ei·do·lon (-dln)
     n. pl.   Image of an ideal.

Plato believed that we lived in a world of images, three-dimensional shadows of the true one.  What we see with  our eyes is nothing more than a cheap imitation of its true state.  For  example, the chair we see before our eyes is nothing more than a shabby image of the true chair that exists.  We carry on everyday with flawed perceptions of the true ideal form. 


Life After College: Year 3 -  In Transit    

[Sunday, February 25, 2007]

I'll teach you a lesson!

I've been doing a lot of thinking recently about my dating history. This was all spurred by a spontaneous brunch with my friend Justin, who has relationship problems of his own. At some point during the meal, the following phrase was uttered from my lips:

"I'd like to have a healthy relationship at some point in my life."

It was said half in jest, half tongue in cheek, but not at all seriously. And upon further reflection, maybe it should be taken seriously. I'm 26 years old, and I have yet to have a successful relationship. Though - the very definition of "successful" can be debated. Is a successful relationship one that ends in marriage? Or just one that ends amicably. So in a mental run-down of the guys I've dated in the past, I've realized a few important things.

1) I date guys sometimes, just because I'm bored (not good).
2) I've gotten smarter about the guys I date, but not about how I handle them.
3) I need more practice.

The last point is because with each failed dating experience, I've learned a little more about myself and what I'm looking for. In the spirit of exnomad's childhood list of things she wanted in a future boyfriend, I did some thinking of my own and realized that I know nothing about what I want in a boy. I generally assume that every guy has everything I want, and I only have to pick the cute ones. Ha. Boy was I wrong. I learn more about what I don't want every time another relationship goes down in flames. Another point to work on - no more going down in flames. Since I like lists, I thought I'd itemize what I've learned from all the not-right boys (because no one's really wrong).

Things I've Learned from the Different Failed Relationships In My Life.
Boy #1: I need someone who knows how to make me feel like they value me. And no more potheads.

Boy #2: It's important to me that the person I'm dating have direction in life. And ambition. You know - a desire to be someone or do something beyond serve their immediate needs or hobbies. Being responsible is also a good thing.

Boy #3: I like boys who are gentlemen. Boys who know that whereas slapping my ass is quite okay in the privacy of the bedroom, it is unacceptable in a public place like a bar.

Boy #4: I like people who don't take themselves too seriously. And who can take my teasing without getting that hurt look on their face. No eggshell-boys please.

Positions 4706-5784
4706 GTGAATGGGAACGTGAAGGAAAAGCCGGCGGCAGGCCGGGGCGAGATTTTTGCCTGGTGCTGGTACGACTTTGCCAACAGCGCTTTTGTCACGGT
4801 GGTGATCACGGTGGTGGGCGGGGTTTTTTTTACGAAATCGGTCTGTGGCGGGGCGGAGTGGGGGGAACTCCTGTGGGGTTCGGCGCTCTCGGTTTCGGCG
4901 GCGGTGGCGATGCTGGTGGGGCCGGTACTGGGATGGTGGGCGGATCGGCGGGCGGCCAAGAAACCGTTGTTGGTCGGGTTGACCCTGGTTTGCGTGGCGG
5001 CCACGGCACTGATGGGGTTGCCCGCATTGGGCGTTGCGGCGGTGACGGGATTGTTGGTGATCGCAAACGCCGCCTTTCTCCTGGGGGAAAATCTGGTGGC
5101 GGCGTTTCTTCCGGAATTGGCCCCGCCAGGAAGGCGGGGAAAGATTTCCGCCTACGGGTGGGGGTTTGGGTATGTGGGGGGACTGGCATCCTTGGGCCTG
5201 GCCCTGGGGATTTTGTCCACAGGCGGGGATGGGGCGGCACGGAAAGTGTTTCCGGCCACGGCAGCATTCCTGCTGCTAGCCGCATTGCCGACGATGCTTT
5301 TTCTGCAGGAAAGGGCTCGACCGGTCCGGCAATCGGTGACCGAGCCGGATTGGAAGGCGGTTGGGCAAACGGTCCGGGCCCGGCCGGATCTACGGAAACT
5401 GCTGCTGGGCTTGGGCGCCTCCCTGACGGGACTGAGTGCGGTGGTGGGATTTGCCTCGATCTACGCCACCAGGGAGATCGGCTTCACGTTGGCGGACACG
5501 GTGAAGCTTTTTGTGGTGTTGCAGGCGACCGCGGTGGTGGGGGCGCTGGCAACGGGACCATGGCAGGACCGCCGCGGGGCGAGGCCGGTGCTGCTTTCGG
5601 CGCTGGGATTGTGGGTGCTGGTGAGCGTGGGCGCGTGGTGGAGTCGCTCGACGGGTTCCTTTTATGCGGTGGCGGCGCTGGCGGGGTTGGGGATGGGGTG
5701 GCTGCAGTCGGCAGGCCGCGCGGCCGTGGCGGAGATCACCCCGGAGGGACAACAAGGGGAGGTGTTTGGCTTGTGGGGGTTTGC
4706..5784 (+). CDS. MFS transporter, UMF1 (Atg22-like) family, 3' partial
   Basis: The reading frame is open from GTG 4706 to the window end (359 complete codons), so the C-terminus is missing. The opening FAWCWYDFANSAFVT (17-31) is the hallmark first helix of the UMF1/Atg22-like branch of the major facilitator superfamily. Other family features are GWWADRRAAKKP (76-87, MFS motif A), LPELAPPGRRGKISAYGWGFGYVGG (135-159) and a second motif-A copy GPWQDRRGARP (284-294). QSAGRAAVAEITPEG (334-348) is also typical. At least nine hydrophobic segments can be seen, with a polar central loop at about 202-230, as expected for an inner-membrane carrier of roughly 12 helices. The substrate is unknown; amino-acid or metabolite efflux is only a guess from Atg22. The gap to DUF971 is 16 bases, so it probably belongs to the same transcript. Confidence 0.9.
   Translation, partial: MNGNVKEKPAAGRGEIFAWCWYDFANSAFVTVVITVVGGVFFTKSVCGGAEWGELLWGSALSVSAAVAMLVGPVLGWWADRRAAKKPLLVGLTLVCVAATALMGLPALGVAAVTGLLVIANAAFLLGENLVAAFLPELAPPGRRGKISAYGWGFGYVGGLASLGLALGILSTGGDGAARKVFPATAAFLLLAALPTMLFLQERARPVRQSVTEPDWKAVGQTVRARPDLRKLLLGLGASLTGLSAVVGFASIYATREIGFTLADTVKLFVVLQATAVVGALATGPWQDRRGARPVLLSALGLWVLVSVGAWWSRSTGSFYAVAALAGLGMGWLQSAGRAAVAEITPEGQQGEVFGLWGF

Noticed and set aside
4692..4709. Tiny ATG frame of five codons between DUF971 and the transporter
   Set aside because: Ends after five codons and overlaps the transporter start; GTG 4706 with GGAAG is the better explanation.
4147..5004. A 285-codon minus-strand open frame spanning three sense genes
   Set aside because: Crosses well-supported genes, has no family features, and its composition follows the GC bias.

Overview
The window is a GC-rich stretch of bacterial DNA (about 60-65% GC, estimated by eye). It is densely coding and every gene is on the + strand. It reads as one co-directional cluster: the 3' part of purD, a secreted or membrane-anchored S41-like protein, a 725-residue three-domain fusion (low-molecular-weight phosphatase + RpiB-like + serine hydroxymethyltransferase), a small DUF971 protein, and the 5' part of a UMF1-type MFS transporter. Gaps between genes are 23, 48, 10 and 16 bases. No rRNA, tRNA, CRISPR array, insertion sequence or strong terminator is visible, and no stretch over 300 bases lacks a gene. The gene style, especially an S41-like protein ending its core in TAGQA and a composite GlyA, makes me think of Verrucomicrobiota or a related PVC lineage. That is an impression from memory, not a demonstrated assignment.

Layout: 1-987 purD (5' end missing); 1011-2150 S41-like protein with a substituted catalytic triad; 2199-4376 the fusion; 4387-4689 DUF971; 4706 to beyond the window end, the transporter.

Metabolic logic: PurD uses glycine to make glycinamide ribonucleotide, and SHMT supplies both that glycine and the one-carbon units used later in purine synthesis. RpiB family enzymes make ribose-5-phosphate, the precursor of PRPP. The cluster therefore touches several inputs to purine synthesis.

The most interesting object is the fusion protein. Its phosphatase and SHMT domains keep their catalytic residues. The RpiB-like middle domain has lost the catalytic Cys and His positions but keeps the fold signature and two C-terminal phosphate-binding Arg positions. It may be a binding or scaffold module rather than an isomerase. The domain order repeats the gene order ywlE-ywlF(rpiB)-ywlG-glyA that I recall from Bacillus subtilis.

Boy #5: Men who know what they want and go for it are irresistible to me. This means that guys who are a bit more on the aggressive side have more success with me. Part of this is because I'm too lazy/scared to ever let on that I might like someone, so you going the extra mile will often find me receptive. I like it when people make my life easier.

Boy #6: I don't like guys who are wishy washy and don't know what they want. Make a move or don't. Mixed signals are annoying. Though - as is evident with boy #6 (Jet), if I'm bored and trapped in medical school with no other prospects on the horizon, I'm willing to flirt with you to pass the time. This goes back to rule #1 - No more dating boys just because I'm bored.

It bothers me that I'm so listless about something as important as relationships and love. Do I really expect that things will just fall in my lap and happen perfectly? On some level - yes. Though I despair at times and become convinced that I will die with my 40 cats that I'm allergic to, somewhere inside - I don't really believe that will happen. I become impatient, and yet I do nothing. I don't change my daily routine, I don't go to bars to 'meet people', I don't go out of my way to chat up the new guy. Partly because I'm stubborn and I feel like I shouldn't have to put in any effort to find true love. And partly because I just don't have the time. Or energy. And when friends try to set me up with someone? I'm the most difficult person. I can't really verbalize what I'm looking for. Like the famous judge on what defines pornography - I know it when I see it.

But who achieves anything in life without effort? One of the things I learned in business is that sometimes you have to create your own opportunities. Towards that end (and with the thought of needing more practice in mind), I'm going to join match.com. At the very least, maybe I'll learn a little more about what I don't want.

Posted by ink |  2:55 PM

[Thursday, February 22, 2007]

Second look.

After washing it and a night of sleeping all over it, I woke up this morning and decided that my hair is passable. Yes, it squares off my face, but it does bring more attention to my eyes, and if I put a little wax in it - it's okay. I think I freaked out because the stylist flat-ironed my hair yesterday and it made it look all thin and limp. My hair has a lot of natural curve and volume to it that can be both a blessing and a curse, depending on the morning (God gave the curves to my hair that he obviously didn't give to my body). And with the flip and curl back, I'm satisfied.